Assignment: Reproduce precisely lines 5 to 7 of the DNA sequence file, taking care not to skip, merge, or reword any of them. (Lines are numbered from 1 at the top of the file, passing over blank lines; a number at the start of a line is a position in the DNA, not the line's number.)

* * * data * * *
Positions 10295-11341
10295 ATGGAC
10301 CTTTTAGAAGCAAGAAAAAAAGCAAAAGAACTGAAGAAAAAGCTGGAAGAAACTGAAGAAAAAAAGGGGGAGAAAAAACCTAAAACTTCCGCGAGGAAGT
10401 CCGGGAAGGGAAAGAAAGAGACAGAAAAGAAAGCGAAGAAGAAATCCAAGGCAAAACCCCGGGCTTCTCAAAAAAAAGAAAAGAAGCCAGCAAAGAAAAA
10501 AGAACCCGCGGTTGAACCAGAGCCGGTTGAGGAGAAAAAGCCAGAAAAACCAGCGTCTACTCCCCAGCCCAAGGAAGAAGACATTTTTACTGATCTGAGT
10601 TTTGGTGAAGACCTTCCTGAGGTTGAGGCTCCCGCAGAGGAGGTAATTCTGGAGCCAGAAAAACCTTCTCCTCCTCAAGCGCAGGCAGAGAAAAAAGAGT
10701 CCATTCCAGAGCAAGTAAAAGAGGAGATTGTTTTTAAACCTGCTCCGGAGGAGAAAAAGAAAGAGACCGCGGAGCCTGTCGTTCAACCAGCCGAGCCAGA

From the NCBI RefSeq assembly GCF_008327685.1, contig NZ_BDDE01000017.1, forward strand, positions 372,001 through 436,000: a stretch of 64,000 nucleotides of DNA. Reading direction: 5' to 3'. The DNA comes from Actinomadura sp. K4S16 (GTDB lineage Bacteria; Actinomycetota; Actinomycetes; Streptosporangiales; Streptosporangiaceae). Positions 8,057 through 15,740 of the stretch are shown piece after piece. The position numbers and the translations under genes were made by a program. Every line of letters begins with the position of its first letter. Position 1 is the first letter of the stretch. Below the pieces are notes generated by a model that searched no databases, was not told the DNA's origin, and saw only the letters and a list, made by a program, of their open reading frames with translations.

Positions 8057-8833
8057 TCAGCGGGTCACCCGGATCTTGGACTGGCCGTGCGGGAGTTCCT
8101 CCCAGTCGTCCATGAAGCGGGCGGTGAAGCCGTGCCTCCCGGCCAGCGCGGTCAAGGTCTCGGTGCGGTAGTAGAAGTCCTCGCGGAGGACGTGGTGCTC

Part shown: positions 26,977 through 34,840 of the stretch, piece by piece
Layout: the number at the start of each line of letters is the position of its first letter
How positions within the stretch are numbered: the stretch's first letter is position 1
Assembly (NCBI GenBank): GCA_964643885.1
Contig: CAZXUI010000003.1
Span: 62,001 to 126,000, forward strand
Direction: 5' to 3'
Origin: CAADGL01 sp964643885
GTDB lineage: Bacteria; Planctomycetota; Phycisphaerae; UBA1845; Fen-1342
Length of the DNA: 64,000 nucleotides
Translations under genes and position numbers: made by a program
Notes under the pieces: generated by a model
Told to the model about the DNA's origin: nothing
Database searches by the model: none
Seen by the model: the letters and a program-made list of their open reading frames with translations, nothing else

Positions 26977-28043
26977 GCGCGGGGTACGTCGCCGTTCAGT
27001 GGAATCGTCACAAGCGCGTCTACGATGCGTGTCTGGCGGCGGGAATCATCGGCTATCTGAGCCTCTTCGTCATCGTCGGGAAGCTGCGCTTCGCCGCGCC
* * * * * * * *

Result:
10501 AGAACCCGCGGTTGAACCAGAGCCGGTTGAGGAGAAAAAGCCAGAAAAACCAGCGTCTACTCCCCAGCCCAAGGAAGAAGACATTTTTACTGATCTGAGT
10601 TTTGGTGAAGACCTTCCTGAGGTTGAGGCTCCCGCAGAGGAGGTAATTCTGGAGCCAGAAAAACCTTCTCCTCCTCAAGCGCAGGCAGAGAAAAAAGAGT
10701 CCATTCCAGAGCAAGTAAAAGAGGAGATTGTTTTTAAACCTGCTCCGGAGGAGAAAAAGAAAGAGACCGCGGAGCCTGTCGTTCAACCAGCCGAGCCAGA